Most knowledge of Gothic is derived from fragments of a translation of the Bible made by the 4th-century Gothic bishop Ulfilas (or Wulfila). The largest and most splendid of these fragments is the Codex Argenteus, containing about half of the Gospels. The Gothic alphabet, traditionally devised by Ulfilas, consisted of 27 characters: 25 modified Greek symbols and 2 runes.
Here are some main traits distinguishing Gothic from other Germanic tongues:
1) We know that Common Germanic had three voices: active, passive and
medium, but only Gothic preserved all three, using mediopassive voice in
the present and past tenses.
2) Gothic used the method of reduplication (double stem) in constructing the perfect stem of the verb. This feature is common with Latin and Greek, but is not seen anywhere else in Germanic.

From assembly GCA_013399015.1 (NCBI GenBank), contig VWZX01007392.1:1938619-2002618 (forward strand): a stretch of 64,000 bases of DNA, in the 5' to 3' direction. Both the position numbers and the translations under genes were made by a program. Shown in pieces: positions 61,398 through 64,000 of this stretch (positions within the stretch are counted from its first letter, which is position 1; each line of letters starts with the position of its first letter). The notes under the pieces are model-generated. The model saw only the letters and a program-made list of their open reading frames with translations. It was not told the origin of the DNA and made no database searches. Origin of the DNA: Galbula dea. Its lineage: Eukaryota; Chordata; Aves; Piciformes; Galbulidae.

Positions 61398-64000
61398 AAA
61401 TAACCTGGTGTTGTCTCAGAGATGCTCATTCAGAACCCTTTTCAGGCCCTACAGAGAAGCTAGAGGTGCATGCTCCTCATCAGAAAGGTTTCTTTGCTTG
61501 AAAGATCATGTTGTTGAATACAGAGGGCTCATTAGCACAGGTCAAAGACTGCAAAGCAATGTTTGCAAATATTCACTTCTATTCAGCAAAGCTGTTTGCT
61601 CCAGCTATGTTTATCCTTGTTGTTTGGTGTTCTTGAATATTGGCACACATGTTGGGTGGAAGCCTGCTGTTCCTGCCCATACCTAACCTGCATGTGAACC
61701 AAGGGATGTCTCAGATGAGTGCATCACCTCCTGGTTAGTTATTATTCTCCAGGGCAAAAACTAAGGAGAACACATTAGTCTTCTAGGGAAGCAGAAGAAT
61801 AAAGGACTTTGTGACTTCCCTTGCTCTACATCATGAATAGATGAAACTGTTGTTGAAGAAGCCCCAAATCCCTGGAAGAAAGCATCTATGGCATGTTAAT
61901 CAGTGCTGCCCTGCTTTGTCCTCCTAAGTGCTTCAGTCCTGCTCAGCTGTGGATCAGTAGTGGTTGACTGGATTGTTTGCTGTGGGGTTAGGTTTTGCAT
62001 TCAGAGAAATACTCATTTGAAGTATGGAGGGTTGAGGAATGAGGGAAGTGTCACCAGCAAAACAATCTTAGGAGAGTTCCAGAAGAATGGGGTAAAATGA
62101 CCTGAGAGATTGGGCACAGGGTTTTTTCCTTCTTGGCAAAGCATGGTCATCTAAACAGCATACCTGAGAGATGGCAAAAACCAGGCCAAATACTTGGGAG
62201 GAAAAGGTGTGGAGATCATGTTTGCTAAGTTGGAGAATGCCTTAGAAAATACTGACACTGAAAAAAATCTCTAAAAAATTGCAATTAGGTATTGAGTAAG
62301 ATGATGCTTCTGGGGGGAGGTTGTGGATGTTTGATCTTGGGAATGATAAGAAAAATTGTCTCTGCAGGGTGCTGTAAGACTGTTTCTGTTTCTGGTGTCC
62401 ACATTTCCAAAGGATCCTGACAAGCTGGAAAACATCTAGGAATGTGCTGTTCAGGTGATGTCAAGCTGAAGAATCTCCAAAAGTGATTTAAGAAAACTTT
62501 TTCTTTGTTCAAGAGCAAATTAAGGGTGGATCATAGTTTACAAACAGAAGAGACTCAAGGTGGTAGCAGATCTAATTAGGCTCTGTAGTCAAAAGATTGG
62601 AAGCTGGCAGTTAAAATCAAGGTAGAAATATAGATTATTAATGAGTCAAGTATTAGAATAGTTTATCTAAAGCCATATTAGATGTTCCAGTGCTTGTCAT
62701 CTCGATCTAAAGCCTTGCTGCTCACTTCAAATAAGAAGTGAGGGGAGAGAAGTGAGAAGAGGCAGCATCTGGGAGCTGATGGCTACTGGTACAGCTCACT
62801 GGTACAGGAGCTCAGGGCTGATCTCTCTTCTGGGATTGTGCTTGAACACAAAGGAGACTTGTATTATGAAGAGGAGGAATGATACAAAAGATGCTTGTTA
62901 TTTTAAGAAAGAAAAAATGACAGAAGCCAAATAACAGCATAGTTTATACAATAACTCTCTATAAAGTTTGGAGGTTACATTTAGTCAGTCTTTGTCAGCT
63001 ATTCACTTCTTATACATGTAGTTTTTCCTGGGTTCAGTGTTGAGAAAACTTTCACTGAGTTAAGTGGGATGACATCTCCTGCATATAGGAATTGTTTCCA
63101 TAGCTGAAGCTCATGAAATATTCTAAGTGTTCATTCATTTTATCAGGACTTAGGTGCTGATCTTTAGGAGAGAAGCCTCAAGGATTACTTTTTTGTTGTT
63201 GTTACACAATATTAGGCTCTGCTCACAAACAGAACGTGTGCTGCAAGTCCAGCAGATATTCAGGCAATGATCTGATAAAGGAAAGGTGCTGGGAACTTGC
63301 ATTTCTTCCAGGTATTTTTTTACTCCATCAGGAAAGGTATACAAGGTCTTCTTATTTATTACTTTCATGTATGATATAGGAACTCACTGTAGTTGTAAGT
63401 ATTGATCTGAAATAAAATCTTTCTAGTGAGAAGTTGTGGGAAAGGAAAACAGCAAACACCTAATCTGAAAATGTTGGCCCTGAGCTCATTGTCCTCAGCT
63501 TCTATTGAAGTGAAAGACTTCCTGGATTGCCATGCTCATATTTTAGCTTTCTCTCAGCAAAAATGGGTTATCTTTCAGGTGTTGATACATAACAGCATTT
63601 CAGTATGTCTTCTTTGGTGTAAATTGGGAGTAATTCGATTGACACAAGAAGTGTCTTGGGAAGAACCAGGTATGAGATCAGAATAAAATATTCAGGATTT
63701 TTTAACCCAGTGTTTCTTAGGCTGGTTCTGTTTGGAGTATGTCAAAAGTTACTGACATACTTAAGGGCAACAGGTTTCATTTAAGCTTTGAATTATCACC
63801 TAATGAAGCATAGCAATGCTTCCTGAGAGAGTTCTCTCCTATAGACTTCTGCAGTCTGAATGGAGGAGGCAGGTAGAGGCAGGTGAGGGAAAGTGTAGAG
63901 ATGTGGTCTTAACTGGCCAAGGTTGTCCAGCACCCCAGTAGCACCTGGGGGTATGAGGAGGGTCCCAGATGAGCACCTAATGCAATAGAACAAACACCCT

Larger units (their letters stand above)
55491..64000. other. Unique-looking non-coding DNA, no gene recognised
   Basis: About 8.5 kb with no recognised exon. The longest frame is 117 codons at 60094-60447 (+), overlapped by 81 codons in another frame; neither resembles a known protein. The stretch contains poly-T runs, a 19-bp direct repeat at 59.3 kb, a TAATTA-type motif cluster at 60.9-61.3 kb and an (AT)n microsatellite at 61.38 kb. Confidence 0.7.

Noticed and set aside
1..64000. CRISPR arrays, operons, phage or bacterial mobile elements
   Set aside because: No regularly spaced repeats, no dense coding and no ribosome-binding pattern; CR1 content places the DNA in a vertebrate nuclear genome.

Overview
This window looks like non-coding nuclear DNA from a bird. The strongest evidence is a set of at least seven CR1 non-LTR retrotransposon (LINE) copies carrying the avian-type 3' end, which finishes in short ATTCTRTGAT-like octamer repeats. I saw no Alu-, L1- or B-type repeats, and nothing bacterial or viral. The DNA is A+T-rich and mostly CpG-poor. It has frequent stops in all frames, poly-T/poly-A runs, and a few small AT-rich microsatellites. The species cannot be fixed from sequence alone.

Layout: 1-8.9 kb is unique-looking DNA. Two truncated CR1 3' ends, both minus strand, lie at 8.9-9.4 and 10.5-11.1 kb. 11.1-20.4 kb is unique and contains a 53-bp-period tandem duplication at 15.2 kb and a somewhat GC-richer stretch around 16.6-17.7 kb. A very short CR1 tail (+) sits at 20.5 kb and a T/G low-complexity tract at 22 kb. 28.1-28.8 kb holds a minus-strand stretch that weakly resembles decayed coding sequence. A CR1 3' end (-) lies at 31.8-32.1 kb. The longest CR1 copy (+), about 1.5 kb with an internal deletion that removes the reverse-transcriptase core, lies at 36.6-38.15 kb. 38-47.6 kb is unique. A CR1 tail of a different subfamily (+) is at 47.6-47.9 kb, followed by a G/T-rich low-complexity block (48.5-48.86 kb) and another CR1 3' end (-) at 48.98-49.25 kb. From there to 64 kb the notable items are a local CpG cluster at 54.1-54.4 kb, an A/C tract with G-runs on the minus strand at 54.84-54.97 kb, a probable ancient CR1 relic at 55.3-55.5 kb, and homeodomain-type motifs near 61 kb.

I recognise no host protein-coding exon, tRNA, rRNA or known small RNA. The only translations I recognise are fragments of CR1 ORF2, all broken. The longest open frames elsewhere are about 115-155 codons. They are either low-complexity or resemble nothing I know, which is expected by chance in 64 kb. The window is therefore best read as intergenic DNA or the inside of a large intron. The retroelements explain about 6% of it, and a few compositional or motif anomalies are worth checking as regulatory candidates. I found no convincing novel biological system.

3) Diphthongs were shorted into long vowels in Gothic, and ai > é, au > ó.
4) The strong verbs of the V class lost the suffix -j- (ligjan > ligan)
Gothic was extensively rich with preverbs, or verbal prefixes, which
were quite productive in making new verbs. Gothic died leaving just a small
dialectal group of Crimean Gothic which can hardly be considered as a descendant
of this tongue.